A lovely example of Antoni Gaudi iron work. Gaudi, who practiced in the family iron trade before becoming an architect, was a leading proponent of Modernisme and most of his buildings are in Barcelona. His style was innovating as he played with the balance of space and volume, showing his genius for 3-dimensional creations.

Sofa (designer unknown, amazingly…). This made me think of something out of a Disney set. Alice might have sat upon this sofa for tea in Wonderland.

On to the Fundació Joan Miró. We had seen lots of Miró’s work during our visit to The Maeght Fondation in St. Paul de Vence, where they have a large Miro maze filled with is sculptures. We were eager to see how the two collections compared. Our conclusion: the Spain museum has more diversity and many more large pieces. The tapestry above takes up an entire back wall.

We are retitling this work “Bob in a blown-apart box”.

Something whimsical to make us smile.

Our favorite rooftop siting. We then took a nice walk around a public park and garden before hopping back on the bus… we had places to go and more art to see!

In the courtyard entrance to MACBA, the Contemporary Art Museum. The work was done by Jaume Plensa, who was currently the featured artist in their temporary collection. (More on him to come…) In addition, there is a vast permanent collection which takes the form of a series of rooms that display the progression of Modernisme along with a timeline of world-wide social, cultural and historical events. This is a fabulous way to get a sense of the movement and gain perspective on how it evolved.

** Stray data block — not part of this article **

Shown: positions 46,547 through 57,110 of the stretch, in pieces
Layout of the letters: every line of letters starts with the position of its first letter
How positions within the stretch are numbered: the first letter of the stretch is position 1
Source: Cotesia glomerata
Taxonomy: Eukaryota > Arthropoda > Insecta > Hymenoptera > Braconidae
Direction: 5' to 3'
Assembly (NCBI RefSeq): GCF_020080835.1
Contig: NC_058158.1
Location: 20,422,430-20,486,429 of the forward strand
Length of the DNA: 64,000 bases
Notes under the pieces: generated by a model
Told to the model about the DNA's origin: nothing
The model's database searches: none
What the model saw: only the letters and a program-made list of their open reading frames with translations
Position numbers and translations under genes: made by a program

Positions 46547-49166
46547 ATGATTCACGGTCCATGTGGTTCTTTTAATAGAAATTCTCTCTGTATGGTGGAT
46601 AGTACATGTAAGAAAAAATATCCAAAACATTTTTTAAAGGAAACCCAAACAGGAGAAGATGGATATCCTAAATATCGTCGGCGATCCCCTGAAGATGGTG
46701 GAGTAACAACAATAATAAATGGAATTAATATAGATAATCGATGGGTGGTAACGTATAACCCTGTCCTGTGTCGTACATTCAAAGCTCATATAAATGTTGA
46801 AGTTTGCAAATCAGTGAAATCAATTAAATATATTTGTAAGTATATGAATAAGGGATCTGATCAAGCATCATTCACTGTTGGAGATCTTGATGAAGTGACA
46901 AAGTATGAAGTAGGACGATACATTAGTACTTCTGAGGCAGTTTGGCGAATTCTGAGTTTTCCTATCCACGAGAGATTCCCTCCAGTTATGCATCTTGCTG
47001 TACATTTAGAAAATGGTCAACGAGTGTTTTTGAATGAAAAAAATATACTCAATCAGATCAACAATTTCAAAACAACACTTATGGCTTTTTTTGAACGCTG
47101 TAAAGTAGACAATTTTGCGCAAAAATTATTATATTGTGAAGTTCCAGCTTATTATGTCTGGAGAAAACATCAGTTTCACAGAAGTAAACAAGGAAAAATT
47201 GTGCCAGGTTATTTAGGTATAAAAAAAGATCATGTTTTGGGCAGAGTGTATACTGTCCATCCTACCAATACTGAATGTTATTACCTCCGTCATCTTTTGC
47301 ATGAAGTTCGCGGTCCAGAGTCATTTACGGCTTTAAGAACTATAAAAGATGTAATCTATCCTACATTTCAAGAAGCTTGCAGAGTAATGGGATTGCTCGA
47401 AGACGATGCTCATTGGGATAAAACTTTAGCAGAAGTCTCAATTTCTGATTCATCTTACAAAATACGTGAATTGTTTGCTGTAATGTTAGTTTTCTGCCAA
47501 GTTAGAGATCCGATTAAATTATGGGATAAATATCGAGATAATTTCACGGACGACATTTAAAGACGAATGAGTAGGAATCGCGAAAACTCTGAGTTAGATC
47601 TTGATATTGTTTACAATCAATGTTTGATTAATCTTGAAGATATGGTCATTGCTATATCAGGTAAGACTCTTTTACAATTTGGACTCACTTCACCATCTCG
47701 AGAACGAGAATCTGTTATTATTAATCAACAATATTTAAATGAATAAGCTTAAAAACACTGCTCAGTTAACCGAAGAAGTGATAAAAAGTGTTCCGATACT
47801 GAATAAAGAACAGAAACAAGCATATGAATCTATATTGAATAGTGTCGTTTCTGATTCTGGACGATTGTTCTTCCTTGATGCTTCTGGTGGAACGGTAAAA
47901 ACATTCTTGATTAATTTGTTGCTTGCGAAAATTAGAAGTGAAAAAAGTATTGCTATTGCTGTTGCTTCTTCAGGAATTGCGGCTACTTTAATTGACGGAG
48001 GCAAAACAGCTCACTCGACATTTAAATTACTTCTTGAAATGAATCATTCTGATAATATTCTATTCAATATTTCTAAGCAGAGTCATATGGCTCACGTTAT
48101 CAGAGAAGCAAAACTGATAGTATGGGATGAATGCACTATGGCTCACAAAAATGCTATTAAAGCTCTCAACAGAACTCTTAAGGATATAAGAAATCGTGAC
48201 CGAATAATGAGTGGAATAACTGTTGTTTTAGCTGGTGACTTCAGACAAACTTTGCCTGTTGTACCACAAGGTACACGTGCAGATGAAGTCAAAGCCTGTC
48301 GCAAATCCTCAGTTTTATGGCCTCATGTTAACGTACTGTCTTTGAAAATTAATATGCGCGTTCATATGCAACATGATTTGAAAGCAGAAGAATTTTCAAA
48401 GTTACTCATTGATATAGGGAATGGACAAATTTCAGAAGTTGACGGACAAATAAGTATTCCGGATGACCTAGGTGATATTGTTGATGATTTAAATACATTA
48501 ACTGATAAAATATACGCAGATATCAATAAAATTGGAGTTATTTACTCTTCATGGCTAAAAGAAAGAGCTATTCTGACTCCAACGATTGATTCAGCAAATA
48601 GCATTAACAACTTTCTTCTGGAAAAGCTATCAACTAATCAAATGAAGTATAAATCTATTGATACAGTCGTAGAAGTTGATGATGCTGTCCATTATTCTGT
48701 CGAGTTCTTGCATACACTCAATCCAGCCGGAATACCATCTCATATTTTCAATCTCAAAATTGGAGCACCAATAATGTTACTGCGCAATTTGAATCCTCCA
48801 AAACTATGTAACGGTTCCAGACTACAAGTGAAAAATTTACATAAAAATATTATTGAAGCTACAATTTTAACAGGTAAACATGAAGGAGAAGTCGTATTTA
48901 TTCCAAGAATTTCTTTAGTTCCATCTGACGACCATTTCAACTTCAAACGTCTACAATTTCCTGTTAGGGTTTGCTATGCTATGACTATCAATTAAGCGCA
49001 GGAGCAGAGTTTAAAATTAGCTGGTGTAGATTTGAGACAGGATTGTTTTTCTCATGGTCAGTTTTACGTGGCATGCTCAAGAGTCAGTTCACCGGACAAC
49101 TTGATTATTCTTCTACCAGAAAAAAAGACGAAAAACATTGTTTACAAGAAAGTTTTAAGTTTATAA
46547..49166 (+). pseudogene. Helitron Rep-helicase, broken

This piece hangs on the wall overlooking a two-story central reception area. I have new respect for an unmade bed.

Just had to include this. Look closely, as you might be able to discern that the wall of curtains is actually tromp-l’œil, “fool the eye”. I stood there a long time appreciating this – right down to the shadows along the floor and drape of the “fabric”.

More from Jaume Plensa. Part of the intrigue with his work is how he has it installed to play with light and shadow.

Putting Music in the World.

In the gallery corridor was a life-size floor to ceiling photo of Plensa’s studio.

In each of these photos you can see his progress on work that was included in the exhibit.

The Fundación Antoni Tàpies with its rooftop of what looks quite a bit like spaghetti. Truthfully, this was not a favorite, the outside being more interesting than inside: that Modernisme-detailed facade.